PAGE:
The Structure and Evolution of the Circumstellar Ring Around SN1987A
Session 31 -- Supernovae
Oral presentation, Wednesday, January 12, 2:15-3:45, Salon V Room (Crystal Gateway)

## [31.01] The Structure and Evolution of the Circumstellar Ring Around SN1987A

P.Plait (U.Virginia), P.Lundqvist (Stockholm Observatory), R.Chevalier (U.Virginia), R.P.Kirshner (Center for Astrophysics)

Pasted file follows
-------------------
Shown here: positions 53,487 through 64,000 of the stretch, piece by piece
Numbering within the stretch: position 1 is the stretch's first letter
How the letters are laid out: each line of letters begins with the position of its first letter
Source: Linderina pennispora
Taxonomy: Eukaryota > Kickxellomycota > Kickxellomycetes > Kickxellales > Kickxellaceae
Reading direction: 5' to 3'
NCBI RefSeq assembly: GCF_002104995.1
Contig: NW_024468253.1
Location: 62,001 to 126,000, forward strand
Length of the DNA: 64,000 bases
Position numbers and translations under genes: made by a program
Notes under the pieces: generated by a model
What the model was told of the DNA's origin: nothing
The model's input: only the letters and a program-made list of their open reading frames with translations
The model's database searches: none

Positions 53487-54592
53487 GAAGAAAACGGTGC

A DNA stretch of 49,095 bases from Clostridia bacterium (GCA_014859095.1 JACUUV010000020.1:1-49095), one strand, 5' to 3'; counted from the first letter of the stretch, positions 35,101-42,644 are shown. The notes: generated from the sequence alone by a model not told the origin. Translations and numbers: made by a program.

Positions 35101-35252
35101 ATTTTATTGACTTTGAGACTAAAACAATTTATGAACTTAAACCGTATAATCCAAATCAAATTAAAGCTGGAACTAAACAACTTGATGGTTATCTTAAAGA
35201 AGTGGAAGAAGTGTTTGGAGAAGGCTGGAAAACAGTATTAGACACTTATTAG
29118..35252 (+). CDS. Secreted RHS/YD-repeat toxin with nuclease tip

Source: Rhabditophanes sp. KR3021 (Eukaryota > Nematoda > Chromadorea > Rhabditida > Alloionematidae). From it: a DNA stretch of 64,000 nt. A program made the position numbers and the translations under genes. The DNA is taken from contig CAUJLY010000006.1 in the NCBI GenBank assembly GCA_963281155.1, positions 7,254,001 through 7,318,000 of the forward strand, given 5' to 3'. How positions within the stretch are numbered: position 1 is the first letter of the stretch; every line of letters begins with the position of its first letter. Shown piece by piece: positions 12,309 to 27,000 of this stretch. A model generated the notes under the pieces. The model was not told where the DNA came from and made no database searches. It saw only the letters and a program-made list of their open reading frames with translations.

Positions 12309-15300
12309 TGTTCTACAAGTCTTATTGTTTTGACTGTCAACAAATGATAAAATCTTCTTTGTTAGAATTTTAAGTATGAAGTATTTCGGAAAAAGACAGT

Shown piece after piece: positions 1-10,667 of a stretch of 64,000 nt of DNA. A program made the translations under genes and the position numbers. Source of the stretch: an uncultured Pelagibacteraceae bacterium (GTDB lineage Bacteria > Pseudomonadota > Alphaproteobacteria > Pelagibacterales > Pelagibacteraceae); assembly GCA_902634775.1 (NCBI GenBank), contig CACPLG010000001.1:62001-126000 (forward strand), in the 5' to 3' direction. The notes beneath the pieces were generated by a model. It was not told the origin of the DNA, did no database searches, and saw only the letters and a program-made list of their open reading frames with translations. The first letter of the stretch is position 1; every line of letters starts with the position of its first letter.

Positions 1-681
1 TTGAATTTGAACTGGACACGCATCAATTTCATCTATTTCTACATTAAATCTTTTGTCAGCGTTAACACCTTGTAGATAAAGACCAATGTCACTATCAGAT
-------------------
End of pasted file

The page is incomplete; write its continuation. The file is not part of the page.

Continuing Hubble Space Telescope observations through May 1993 show that the narrow line emission of the circumstellar ring around SN1987A has faded substantially since the first images were made in 1990 August, but has not changed substantially in structure. Images in [OIII], H$\beta$, and [NII] give an opportunity to determine some of the physical parameters of the ring. Assuming the gas was initially excited by the UV burst from the supernova and has been undergoing recombination, we model the spatially resolved electron density of the ring. We find the maximum electron density from the [OIII] $\lambda 5007$ emission line to be 1.2 x $10^4 \quad \!\!{\rm cm^{-3}}$ on average. The physical morphology of the ring is significantly different when imaged in different lines, providing a method of mapping different density regions. Knowledge of the velocity field of the ring allows the structure to be remapped into a velocity profile, and we predict the appearance of high resolution line profiles. By assuming the currently observered structure in optical lines applies to the early structure in ultraviolet lines, we construct UV line light curve models to be compared to the early IUE observations. We find that the clumpy structure of the ring has relatively little effect on the shape of the light curve. We report of the existence of a star superposed on the ring which is consistent with a main sequence A type dwarf ($\rm V_{\rm mag} = 20.2$) at the approximate distance of the supernova. The [OIII] images also show extensive nebulosity associated with the bipolar nebula around SN1987A, which may affect the observations of the ring. Finally, we speculate on the evidence for expansion versus contraction of the circumstellar ring.